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With Army Contract Up For Grabs, Harris Unveils New Radio At AUSA

Oct. 23, 2013 - 02:38PM   |  
By ERIK SCHECHTER   |   Comments
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The competition to supply US soldiers with small, software-defined radios as part of a full-rate production contract with the Army was already pretty fierce. But now Harris Corp. has entered the fray with the Falcon III Multi-Channel Manpack, which debuted this week at the Association of the United States Army convention in Washington, D.C.

On Tuesday, Bill Beamish, director of Falcon III Manpack Products at the Harris Corporation, spoke with C4ISR & Networks about his company’s new radio. Beamish contends that it outclasses rivals for the Joint Tactical Radio System Handheld, Manpack, Small Form Fit contract, including the PRC-155 currently being fielded to soldiers in limited numbers.

“It’s 30 percent smaller than other [manpack] radios,” Beamish said of the new Falcon III, adding that it’s also more powerful. In the L band, for example, the radio has twice the output of rivals, he said. Finally, the Harris manpack is designed for efficiency.

“We created a single power amplifier that was capable of doing Satcom, line-of-sight, and wideband operations,” Beamish said.

As its name suggests, the Multi-Channel Manpack can run two waveforms at the same time. For example, the operator can use SINCGARS on one channel to talk to legacy radios and the Integrated Waveform on another channel for satellite communications. In addition, there is space for a third option module that can accommodate ISR receivers, like the Remotely Operated Video Enhanced Receiver.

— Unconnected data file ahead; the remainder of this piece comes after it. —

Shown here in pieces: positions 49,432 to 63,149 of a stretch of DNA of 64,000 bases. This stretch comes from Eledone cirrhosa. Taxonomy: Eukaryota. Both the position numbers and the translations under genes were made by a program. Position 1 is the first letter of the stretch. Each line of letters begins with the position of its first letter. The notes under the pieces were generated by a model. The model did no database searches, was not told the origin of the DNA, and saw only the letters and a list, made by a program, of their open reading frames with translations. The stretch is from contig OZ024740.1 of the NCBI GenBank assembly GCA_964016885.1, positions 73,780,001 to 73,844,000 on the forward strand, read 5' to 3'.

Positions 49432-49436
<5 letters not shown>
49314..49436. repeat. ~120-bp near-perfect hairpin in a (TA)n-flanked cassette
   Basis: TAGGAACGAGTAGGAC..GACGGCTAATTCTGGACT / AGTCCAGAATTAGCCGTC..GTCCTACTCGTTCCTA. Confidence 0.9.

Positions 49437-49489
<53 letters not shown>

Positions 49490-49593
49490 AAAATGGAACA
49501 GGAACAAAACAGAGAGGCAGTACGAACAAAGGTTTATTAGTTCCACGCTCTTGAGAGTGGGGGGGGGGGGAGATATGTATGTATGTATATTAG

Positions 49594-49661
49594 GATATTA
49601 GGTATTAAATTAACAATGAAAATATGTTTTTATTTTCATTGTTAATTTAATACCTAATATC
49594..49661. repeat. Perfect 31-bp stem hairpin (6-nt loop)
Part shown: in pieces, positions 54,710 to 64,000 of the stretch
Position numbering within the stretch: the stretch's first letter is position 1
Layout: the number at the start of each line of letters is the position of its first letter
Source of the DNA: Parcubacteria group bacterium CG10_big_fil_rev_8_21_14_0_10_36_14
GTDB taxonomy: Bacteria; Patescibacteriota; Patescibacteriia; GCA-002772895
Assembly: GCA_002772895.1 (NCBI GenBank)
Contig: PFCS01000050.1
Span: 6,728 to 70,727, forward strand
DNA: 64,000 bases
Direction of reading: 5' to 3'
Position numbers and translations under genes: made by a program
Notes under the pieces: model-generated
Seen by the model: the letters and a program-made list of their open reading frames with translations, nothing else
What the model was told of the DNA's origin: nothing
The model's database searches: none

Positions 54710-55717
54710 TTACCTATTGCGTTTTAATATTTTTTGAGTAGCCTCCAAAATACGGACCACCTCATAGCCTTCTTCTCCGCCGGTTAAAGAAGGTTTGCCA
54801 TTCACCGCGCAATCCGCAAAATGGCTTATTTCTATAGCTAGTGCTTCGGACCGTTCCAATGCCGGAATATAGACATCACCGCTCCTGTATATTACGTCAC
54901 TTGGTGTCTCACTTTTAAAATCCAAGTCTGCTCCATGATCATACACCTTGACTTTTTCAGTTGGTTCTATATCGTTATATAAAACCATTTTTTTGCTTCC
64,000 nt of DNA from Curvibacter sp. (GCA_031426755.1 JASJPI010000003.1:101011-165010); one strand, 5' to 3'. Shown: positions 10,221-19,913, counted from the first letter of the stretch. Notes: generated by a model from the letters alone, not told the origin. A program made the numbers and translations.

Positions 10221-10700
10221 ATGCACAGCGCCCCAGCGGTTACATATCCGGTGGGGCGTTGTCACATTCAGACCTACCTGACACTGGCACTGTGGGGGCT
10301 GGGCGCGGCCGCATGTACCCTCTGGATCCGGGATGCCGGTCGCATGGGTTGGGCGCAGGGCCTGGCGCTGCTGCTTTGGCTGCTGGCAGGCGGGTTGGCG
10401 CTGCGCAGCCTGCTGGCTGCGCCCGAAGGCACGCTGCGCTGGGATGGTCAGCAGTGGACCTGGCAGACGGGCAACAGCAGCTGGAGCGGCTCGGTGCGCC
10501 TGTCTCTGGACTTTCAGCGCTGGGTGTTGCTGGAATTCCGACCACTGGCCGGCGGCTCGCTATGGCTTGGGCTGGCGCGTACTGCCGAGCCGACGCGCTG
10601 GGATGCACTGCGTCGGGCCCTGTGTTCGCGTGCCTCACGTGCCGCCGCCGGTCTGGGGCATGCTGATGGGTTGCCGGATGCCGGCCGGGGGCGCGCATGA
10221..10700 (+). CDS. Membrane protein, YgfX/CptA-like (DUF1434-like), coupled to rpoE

The radio is designed for the Mobile User Objective System waveform — all it requires is a software update.

The new Harris manpack’s development began “really in earnest” a year and a half ago, Beamish said, partly in response to the Army competition. But there was also feedback from customers driving the move. Users of the Harris PRC-117G and PRC-114 radios wanted a “crossbanding” capability in one tightly integrated set, as opposed to putting two boxes next to each other.

Developing the new radio was not without its share of engineering challenges. Besides the miniaturization, there was a heat dissipation issue. Still, having drawn lessons from the experience with the earlier PRC-117G, Beamish is confident that the Falcon III Multi-Channel Manpack will impress.

“We expect it will be fully ready, fully compliant when we go to the qualification test for the HMS Manpack competition” in the winter, he said.

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